Ranking the Bucs’ coaches over the years

by Gary Shelton on January 7, 2020

in general

Bruce Arians ranks higher than you might think./STEVEN MUNCIE

Tuesday, 4 a.m.

Most of their footprints travel through disappointment.

With one exception, they are defined by their shortcomings. Booker Reese and Josh Freeman, Trent Dilfer and Charles McRae, Rod Jones and Dexter Jackson. As a collective, they have led fans through so many losing seasons, so many bad memories.

But who's the best Tampa Bay Bucs coach of them all?

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In truth, it matters how you measure. Do you go by winning percentages? By playoff appearances? By the altering of national perception?

Or do you go by the Super Bowl?

Me? I go by the big silver trophy. It's a bottom line business, and a Super Bowl win lasts forever. No one is going to praise your name for losing in the NFC title game. No one wants to throw a parade for a wild card appearance.

But you remember where you were when the Bucs beat the Raiders for the title in 2003 (the 2002 season), don't you? You remember the personalities of that team, the big moments.

That's why I would argue that Jon Gruden is the most memorable coach the Bucs have had, even more so than the beloved Tony Dungy.

Now, Tony's team won a higher percentage of games, and their six playoff games is the most any coach has led his Bucs team toward. Dungy built his team from dust and disarray, which is worth noting. Dungy fashioned more Bucs' legends.

But he didn't win the Super Bowl. Not here.

Ranking the Coaches

  1. Jon Gruden (2002-2008): Granted, Gruden's impact didn't last. Gruden never won playoff game after the Bucs' Super Bowl win. But for that year, he was a gem. He instilled the Bucs with a new energy, and it accounted for the franchise's only championship.

2. Tony Dungy (1996-2001): Dungy is in the Hall of Fame for what he did with the Bucs and the Colts. But it was the re-establishing of hope that will mark his tenure with the Bucs. His offenses was never as good as his defenses, but the defense highlighted an era.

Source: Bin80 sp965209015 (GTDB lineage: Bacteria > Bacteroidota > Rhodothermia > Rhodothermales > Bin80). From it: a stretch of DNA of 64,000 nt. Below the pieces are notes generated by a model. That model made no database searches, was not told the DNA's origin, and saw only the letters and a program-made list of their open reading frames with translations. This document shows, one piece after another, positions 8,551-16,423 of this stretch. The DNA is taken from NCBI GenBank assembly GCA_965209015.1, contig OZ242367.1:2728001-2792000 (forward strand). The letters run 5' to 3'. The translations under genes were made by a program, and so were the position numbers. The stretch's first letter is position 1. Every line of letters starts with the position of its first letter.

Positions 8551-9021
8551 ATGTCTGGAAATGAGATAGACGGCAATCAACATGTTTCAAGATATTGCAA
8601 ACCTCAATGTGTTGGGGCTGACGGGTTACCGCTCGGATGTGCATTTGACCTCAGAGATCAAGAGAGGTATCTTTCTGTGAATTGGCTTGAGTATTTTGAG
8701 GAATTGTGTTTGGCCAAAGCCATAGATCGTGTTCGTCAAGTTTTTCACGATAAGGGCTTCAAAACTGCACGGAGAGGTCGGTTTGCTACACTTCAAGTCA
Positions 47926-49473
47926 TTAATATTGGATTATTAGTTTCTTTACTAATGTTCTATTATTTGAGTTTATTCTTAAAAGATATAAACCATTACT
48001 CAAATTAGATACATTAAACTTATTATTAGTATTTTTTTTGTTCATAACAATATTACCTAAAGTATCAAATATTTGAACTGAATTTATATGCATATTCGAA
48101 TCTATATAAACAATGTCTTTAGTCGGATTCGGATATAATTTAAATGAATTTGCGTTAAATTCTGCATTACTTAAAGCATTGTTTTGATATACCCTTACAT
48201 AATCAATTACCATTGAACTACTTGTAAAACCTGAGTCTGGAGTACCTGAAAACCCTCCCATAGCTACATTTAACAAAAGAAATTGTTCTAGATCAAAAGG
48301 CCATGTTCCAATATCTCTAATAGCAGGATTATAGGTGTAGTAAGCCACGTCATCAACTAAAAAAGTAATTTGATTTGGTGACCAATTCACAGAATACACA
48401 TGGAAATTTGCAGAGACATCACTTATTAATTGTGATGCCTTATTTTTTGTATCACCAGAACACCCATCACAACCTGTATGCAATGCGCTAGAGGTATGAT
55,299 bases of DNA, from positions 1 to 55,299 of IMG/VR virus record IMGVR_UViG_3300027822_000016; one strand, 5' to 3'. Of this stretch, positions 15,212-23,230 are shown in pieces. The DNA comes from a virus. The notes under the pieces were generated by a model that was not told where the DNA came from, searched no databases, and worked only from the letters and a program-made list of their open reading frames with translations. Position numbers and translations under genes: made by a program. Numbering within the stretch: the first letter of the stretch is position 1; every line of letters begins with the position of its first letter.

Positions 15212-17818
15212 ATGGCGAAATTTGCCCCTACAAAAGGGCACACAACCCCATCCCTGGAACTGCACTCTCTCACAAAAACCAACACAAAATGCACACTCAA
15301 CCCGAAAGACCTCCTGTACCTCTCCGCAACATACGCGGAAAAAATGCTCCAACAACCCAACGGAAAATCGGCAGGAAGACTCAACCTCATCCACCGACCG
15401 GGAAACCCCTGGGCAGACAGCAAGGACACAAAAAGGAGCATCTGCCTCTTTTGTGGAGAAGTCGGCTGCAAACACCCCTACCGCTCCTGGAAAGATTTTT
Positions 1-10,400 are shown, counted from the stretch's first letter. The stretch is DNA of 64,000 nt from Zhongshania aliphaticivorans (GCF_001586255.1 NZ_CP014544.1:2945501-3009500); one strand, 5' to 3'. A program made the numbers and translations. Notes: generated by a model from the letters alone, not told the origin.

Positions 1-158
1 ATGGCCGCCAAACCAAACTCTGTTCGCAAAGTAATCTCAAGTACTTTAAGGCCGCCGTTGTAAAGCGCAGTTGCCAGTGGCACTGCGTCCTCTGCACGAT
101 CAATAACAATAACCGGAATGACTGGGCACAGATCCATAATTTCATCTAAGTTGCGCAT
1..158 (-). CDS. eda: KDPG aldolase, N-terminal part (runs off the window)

3. John McKay (1976-1984): McKay, a terrific college coach at USC, got off to an awful start, losing his first 26 games. But he had the Bucs in the playoffs in four years, and his run might have been longer if not for awful ownership by Hugh Culverhouse.

4. Bruce Arians (2019): Arians just got here. But it doesn't take many wins to climb the ladder of Bucs' coaches. But Arians' defense made a marked improvement over his season. Alas, he could never contend with the turnovers of Jameis Winston.

5. Dirk Koetter (2016-1018): Koetter could never get his defenses fixed. His first season, when he was 9-7, was his best. But he never made a playoff.

6. Sam Wyche (1992-1995): Wyche was a reactionary who would change his offense after a loss. He was the coach of Vinny and of Trent. He won only 23 games in four years and never had a non-losing season.

7. Raheem Morris (2009-2011): Morris' credentials are bolstered by a 10-6 season in 2010, finishing just out of the playoffs. But in Morris' day, the Bucs didn't spend a lot on outside free agents, leaving Morris' fate to Freeman and reciever Mike Williams.

8. Greg Schiano (2012-2013): Schiano was a no-nonsense coach in charge of a much-nonsense team. In the end, football isn't about making your pasta shells match. Schiano sealed his own fate by releasing Freeman in his second season. All in all, the Bucs might have been better if they had hired Chip Kelly, their original target.

9. Ray Perkins (1987-1990): Culverhouse called Perkins "My Vince Lombardi" when he was hired. It didn't work out that way. Perkins lacked the communication skills needed to be an NFL coach. He won only 19 of 60 games.

9. Lovie Smith (2014-2015): Smith didn't make much of an impact. He was 2-14 in his first season after spending millions in a free agent shopping spree. He won six games his second year, but the Bucs had seen enough.

10. Richard Williamson (1990-1991) The Bucs wanted to fire Ray Perkins so bad in 1990 that they hired Willliamson, a career assistant (and former head coach at Memphis). He was 1-2 at the end of his first season, yet that was enough to get him rehired. He won three games in a little over one season.

11. Leeman Bennett (1985-1986): The Bucs were historically bad under Williamson, winning only four of 32 games. The punch line is that one the day he was fired, he actually thought he was going to get a contract extension.

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